Toyota Sets Its Sights on Long-Range Electric Cars

November 7, 2016, 4:06 AM UTC
Inside The Guangzhou Auto Show
A power cable sits in the charge point of a Toyota Motor Corp. FT- EV III concept electric vehicle on display during the China (Guangzhou) International Automobile Exhibition in Guangzhou, China, on Saturday, Nov. 21, 2015.
Qilai Shen—Bloomberg, via Getty Images

Toyota Motor (TM) is looking at mass-producing long-range electric vehicles (EVs) that would hit the market around 2020, the Nikkei newspaper reported on Monday, in what would be a dramatic reversal in strategy for the world’s top-selling automaker.

Even as rivals such as Nissan Motor (NSANY) and Volkswagen (VLKAY) have touted pure electric cars as the most viable zero-emission vehicles for the future, Toyota has said it would reserve EVs for short-distance commuting given the high price of rechargeable batteries and lengthy charging times.

By adding longer-range EVs to its product range, Toyota would be changing its tune from promoting plug-in petrol-electric hybrid cars and hydrogen fuel-cell vehicles (FCVs) as the most promising alternative to conventional cars.

The Nikkei business daily, without citing sources, said Toyota would set up a team in early 2017 dedicated to developing electric cars that can travel more than 300 km (186 miles) on a single charge.

Plans under consideration include using an existing vehicle platform such as that of the Prius hybrid car or Corolla for the EV, the Nikkei said.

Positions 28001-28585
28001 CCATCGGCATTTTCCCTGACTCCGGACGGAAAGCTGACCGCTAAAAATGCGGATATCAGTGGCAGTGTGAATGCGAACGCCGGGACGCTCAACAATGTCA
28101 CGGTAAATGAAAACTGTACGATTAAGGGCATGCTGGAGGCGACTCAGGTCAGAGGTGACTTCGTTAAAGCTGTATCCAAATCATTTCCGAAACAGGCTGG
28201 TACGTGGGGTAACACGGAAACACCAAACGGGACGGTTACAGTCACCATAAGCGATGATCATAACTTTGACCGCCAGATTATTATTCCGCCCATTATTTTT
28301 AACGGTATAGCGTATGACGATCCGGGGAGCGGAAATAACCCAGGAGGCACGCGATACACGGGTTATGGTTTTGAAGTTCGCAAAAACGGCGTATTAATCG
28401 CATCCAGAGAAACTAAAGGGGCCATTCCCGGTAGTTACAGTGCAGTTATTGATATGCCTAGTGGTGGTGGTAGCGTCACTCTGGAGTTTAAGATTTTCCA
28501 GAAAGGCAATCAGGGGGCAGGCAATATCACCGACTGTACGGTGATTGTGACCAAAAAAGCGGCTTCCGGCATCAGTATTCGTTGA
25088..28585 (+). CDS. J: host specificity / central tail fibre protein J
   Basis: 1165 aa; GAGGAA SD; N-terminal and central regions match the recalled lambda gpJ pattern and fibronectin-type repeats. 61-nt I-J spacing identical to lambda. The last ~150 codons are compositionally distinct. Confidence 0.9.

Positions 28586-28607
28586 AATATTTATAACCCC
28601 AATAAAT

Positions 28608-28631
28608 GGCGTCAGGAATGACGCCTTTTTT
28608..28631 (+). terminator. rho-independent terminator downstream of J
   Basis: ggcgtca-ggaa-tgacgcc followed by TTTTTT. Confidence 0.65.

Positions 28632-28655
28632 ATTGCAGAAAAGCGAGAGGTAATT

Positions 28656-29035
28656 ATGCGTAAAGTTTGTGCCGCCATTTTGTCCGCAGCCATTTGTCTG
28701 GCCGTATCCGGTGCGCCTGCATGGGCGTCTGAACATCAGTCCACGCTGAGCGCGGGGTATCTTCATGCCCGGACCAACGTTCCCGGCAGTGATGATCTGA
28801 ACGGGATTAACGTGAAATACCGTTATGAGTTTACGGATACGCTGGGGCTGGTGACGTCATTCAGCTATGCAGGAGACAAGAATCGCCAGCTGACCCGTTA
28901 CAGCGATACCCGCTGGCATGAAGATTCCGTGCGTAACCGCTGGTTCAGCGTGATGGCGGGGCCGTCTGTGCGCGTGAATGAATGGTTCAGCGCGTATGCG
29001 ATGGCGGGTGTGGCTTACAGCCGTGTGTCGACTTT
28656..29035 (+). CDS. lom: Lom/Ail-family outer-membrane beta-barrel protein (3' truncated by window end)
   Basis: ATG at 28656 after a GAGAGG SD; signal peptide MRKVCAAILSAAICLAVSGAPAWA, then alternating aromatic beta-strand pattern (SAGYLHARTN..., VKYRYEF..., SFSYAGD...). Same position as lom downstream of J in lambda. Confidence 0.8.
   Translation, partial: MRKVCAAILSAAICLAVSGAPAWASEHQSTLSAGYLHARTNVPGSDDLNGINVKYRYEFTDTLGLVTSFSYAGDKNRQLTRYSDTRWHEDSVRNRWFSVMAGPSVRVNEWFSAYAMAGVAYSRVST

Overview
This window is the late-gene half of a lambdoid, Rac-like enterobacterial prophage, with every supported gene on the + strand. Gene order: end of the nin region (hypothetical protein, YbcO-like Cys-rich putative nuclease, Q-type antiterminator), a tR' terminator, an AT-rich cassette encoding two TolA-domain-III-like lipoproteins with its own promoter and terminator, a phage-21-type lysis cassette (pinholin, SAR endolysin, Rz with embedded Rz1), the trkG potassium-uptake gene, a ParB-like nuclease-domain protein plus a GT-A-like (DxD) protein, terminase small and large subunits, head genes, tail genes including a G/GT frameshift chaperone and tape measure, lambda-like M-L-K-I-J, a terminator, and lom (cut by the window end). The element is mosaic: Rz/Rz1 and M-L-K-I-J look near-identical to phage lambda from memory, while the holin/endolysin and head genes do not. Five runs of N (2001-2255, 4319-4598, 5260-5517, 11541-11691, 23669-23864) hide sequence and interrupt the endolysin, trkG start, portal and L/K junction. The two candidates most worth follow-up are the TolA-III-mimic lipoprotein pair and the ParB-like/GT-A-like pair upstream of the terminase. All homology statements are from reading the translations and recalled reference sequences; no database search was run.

The paper added that Toyota aims to begin selling its first long-range EV in 2020 in Japan, which will host the summer Olympics that year, as well as other markets such as California where automakers are required to sell a certain portion of zero-emission cars.

Toyota said it would issue a response to the report later on Monday.

For more on electric cars, watch Fortune’s video:

Battery-run cars like the Nissan Leaf have short driving ranges and require long charging times, reducing their attractiveness for customers planning to drive longer distances frequently.

Toyota has promoted FCVs as the most sensible next-generation option since they have a similar driving range and refueling time to conventional cars, but the lack of hydrogen fueling stations poses a major hurdle for mass consumption.